Modernism. It is a direction of poetry, literature and art in general that uses and describes “new and distinctive features in the subjects, forms, concepts and styles of literature and the other arts in the early decades of the present century, but especially after World War I. ” (Abrams 167) More often than not “Modernism” engages in “deliberate and radical break” (Abrams 167) with more traditional foundation of art and culture, established since XIX century. Here two poets of modernist age – T. S. Elliot and H. Crane – are compared to T. Hardy and G. M. Hopkins, a pair of contemporary classical poets.
I’d like to begin the study with T. S. Elliot, the famous poet whose very name sounds like a synonym to word “modernism”. Elliot was and is the personification of modernism, and images and verses from his poems are remembered even today, and integrated in today works of literature and fiction. One can remember Steven King’s “Dark Tower” saga where images of Elliot’s works resurface frequently – in fact, one of King’s volumes of that saga is called “The Waste Lands”, obviously inspired by Elliot’s .
For example, Elliot’s “The Love Song of J. Alfred Prufrock” had brought us a vision of a man whose world had split in and around himself, a lost person in search of love which can only be destructive and formidable for him. Since he is confined in the abyss of his own consciousness, reality is merely some kind of emotional experience for him. He can still observe the world around him, but psychologically he is alone, in the waste lands of unfertility and spiritual emptiness. Prufrock (the epitome of Elliot himself, or the reader) lets his thoughts and sentiments drift off incoherently.
The external world around him, to which he is so sardonic, reflects his inner world, deprived of spiritual serenity. As he cannot get involved in a dialogue with the external world, only through the dramatic monologue can Prufrock whisper his intention : “Let us go then, you and I” (Norton Anthology of Modern Poetry, 242). Elliot wanted his hero (and the reader) to compare himself with a character of Dante’s “Inferno”. But while they are alike, their fates are different: While Guido has at least the courage to open up to Dante, Prufrock is too complacent and too inert to make that effort.
His only confident can be his alter ego – a distorted reflection of himself in the mirror of outside world. He sees this person, and begs to him for unification – as if there can be an answer different from the one he gives himself… Prufrock’s wisdom of the ages he seems to feel returns to him as cruel mockery. What, indeed, could be the meaning of “life, universe and everything” (D. Adams), if .. one, settling a pillow, or throwing off a shawl, And turning toward the window, should say: “That is not it at all, That is not what I meant, at all.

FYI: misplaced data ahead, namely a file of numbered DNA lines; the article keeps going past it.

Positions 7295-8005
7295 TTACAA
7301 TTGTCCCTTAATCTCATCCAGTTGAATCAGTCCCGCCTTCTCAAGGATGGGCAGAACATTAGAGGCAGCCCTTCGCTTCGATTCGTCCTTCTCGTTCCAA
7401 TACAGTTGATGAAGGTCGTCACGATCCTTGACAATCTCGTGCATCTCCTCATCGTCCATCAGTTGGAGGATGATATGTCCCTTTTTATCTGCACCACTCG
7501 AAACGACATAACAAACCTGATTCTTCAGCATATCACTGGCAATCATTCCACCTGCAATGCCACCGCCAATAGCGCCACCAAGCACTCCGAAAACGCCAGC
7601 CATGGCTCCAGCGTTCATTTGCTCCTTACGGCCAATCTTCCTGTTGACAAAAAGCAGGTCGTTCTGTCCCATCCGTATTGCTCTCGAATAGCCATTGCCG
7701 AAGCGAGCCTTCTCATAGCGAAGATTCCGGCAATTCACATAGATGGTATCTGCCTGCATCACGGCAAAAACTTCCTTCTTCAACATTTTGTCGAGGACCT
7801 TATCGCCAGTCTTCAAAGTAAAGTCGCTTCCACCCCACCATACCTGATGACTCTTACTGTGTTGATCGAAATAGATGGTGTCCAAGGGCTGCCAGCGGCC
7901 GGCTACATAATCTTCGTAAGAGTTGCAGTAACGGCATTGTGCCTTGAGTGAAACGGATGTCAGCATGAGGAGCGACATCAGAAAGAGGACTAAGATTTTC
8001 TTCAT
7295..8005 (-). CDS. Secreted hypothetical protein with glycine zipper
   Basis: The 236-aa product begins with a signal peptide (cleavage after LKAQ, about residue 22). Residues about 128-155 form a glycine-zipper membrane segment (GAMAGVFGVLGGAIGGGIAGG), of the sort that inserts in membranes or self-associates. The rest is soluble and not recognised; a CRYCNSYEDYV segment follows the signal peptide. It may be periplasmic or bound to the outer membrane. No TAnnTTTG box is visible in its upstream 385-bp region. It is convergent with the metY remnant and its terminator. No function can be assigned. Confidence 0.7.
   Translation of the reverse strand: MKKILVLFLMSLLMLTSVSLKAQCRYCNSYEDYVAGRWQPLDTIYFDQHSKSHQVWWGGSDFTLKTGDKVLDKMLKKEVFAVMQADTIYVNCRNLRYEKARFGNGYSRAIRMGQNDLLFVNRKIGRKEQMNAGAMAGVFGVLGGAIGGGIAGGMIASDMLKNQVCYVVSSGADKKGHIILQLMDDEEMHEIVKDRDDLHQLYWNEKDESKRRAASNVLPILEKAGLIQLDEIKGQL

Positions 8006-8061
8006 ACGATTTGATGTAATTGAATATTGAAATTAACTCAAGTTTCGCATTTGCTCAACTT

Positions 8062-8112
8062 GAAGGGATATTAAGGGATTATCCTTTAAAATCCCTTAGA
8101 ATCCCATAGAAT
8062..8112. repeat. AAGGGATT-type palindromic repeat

” (Norton Anthology of Modern Poetry, 245). That Prufrock’s mawkish and evasive nature is shattered is delineated in the last ten lines of the poem. As the recurrent images of and references to the sea (“silent seas”, “mermaids”, “seagirls”) crop up more and more, Prufrock’s self-evasion becomes more marked. His psychic para1yis culminates when he realizes that even the mermaids will not do him a favor by singing to him; thus, all his source of possible inspiration fades away. (Norton Anthology of Modern Poetry, 245).
He has never rea1ly been a religious man: he cannot, thus, expect Christ to restore him to a potent life, as was Lazarus restored to his. It is no wonder that while Prufrock is felt to be an epitome to all society of his times – so brilliant and so exquisitely empty inside. In modern times, his words had been referenced to in mockery by one of the most horrible machines the human mind had ever invented, Blaine the Mono: “In the rooms the people come and go. But I doubt that any of them is talking of Michelangelo” (King).
Elliot’s other masterpiece, Gerontion, depicts a dream of memory. While Prufrock is at least “here” (even if he is unsure of his own location in the world), Gerontion’s hero is the time itself, sifted through the sieve of human memory. The observer is neither here not there, but the remains of memory, the dregs of time are spread before him – an enchanting display, but meaningless essentially. Elliot seems to ask – would the dregs of our own memory, if spread before some stranger, mean as little to him as these remains of one’s time mean to us now?
All Elliot’s images are dark, broody and disturbing. They imply to ask – is it all? Can there be anything else around us, or are we lost eternally in the world which wasn’t mean for us? And, as Elliot hadn’t answered that questions himself, each reader must substitute his own answers and test their validity on Elliot’s words of man, world and time. Hart Crane is other example of modernist poets, his images are less brooding than Elliot’s and more defined, but the power they wield over us is intensified by their hidden meanings, unseen at first glance.